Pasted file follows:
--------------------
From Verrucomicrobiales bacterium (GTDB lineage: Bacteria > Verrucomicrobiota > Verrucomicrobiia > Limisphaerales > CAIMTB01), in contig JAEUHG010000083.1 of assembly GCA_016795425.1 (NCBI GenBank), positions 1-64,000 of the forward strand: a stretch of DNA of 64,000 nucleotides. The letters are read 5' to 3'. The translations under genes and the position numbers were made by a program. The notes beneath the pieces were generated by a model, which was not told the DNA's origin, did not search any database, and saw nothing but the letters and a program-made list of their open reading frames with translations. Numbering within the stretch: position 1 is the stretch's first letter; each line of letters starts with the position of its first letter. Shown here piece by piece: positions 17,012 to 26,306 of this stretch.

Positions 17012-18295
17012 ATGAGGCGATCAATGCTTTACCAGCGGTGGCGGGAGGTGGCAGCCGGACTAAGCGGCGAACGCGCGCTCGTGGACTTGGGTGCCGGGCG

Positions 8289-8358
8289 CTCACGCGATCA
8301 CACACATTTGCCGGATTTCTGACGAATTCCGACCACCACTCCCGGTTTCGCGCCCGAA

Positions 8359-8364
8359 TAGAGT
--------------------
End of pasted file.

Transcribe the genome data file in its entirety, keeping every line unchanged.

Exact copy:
From Verrucomicrobiales bacterium (GTDB lineage: Bacteria > Verrucomicrobiota > Verrucomicrobiia > Limisphaerales > CAIMTB01), in contig JAEUHG010000083.1 of assembly GCA_016795425.1 (NCBI GenBank), positions 1-64,000 of the forward strand: a stretch of DNA of 64,000 nucleotides. The letters are read 5' to 3'. The translations under genes and the position numbers were made by a program. The notes beneath the pieces were generated by a model, which was not told the DNA's origin, did not search any database, and saw nothing but the letters and a program-made list of their open reading frames with translations. Numbering within the stretch: position 1 is the stretch's first letter; each line of letters starts with the position of its first letter. Shown here piece by piece: positions 17,012 to 26,306 of this stretch.

Positions 17012-18295
17012 ATGAGGCGATCAATGCTTTACCAGCGGTGGCGGGAGGTGGCAGCCGGACTAAGCGGCGAACGCGCGCTCGTGGACTTGGGTGCCGGGCG

Positions 8289-8358
8289 CTCACGCGATCA
8301 CACACATTTGCCGGATTTCTGACGAATTCCGACCACCACTCCCGGTTTCGCGCCCGAA

Positions 8359-8364
8359 TAGAGT